One of our recent accessions came from Betsey Cutler’s daughters. Betsey Cutler was a curatorial assistant in our Ornithology and Mammology department and her daughters brought in 35 mm slides, two notebooks of species accounts, several research folders, lab notes, card files, and field notes. Some of the donated items are research materials and notes from Betsey’s unpublished manuscript “The Syrinx of Darwin’s Finches”. According to Kathleen Berge from O&M, “Academy Research Associate Sylvia Hope is planning on adding recent related findings into the text and the literature”. Some of the materials from this acquisition will help Sylvia update Betsey’s manuscript.

Portrait of Betsey Cutler from the Academy photo department archive.

Sharon Beals has been photographing some of the nests in our Ornithology and Mammalogy department. Here is a wonderful photo of a Marsh Wren nest that Betsey Cutler collected.


©Sharon Beals

Marsh Wren

Cistothorus palustris

San Francisco, Lake Merced, 20 May 1962

North America, California, San Francisco County


California Academy of Sciences

Collector: Betsey Cutler

Here is another photo by Sharon Beals of a bank swallow nest that Bestey Cutler collected.

Riparia riparia

©Sharon Beals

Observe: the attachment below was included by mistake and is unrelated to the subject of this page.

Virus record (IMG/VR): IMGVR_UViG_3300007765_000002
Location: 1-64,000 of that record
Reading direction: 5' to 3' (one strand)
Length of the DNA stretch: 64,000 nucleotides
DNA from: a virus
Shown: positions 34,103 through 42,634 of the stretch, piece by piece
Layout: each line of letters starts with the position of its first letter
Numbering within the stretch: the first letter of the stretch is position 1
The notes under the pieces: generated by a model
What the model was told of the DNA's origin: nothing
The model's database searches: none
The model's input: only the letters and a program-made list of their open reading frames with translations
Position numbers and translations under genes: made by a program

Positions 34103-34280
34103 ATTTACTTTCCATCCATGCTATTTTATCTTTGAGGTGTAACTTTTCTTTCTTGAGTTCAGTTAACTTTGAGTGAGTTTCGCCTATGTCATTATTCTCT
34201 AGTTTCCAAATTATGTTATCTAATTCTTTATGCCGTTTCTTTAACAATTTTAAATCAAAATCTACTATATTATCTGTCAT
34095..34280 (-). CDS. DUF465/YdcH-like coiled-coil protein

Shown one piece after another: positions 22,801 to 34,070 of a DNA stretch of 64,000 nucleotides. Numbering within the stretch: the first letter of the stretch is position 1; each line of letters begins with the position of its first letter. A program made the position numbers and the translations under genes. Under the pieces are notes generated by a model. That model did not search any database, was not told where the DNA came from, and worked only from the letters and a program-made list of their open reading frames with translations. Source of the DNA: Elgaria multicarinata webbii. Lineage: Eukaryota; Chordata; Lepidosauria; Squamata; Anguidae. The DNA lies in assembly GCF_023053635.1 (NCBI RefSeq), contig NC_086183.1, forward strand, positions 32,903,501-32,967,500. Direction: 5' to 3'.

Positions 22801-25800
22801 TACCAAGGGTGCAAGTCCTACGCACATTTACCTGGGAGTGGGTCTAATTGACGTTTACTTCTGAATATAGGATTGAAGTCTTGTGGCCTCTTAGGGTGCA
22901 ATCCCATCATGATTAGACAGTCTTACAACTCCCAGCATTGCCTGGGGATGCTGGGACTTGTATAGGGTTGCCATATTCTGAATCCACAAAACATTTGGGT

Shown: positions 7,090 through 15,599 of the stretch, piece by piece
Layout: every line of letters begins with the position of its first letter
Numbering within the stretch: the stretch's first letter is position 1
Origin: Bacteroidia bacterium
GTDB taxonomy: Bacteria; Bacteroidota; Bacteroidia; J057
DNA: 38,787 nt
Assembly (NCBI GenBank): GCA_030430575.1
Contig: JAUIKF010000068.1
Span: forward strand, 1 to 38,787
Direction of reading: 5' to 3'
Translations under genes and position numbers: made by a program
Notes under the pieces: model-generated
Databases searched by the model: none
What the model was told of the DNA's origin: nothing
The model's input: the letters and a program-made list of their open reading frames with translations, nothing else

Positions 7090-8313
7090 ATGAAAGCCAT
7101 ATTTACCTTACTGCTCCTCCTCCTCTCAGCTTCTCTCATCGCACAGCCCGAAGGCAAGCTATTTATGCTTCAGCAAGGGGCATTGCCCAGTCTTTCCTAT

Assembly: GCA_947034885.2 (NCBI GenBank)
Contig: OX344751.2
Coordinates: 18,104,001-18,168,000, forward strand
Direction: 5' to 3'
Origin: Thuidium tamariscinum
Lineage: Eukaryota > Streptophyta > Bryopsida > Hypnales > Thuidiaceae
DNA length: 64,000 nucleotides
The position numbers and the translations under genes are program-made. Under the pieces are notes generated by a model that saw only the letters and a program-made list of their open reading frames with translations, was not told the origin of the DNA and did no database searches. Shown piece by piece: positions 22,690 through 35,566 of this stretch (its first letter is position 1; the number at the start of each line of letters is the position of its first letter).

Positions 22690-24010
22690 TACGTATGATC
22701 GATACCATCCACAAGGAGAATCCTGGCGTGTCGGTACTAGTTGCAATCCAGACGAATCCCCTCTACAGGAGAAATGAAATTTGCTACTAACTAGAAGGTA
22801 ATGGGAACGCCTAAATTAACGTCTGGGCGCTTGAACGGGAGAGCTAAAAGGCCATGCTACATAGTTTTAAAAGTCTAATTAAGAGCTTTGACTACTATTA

Bank Swallow Nest

nest collected from
Ocean Beach, San Francisco, CA

Collection of The California Academy of Sciences

Bank Swallow
Riparia riparia
North America, USA, California, San Francisco Co, San Francisco
Ocean Beach 06 June 1960
CAS 10751

– Danielle Castronovo

Archives & Digital Collections Librarian

Filed under: Archives,Research — Archives & Special Collections @ 10:33 am

February 5, 2010

“A Quest for a Feather Cloak and for Cannibals”

“On the wall of a massive stone museum just outside the city of Honolulu, there once hung a famous golden cloak of an island king. This cloak, valuable beyond price, could not be duplicated if all the gold in the world was offered as reward, for it is composed of the yellow feathers of the Mamo, a small Hawaiian bird that is now extinct.

The Mamo, to its utter destruction, hoarded a portion of the islands’ golden sunlight in its feathers.”

Thus opens the adventurous memoir Quest for the Golden Cloak, written by the Steinhart Aquarium’s founding superintendant, the famous ichthyologist Alvin Seale. Recently several members of his extended family visited the Research Library of the California Academy of Sciences in order to look through his manuscript collection, composed of his papers, memoirs, photographs and news clippings, which gave our staff here the opportunity to learn more about this scientific pioneer.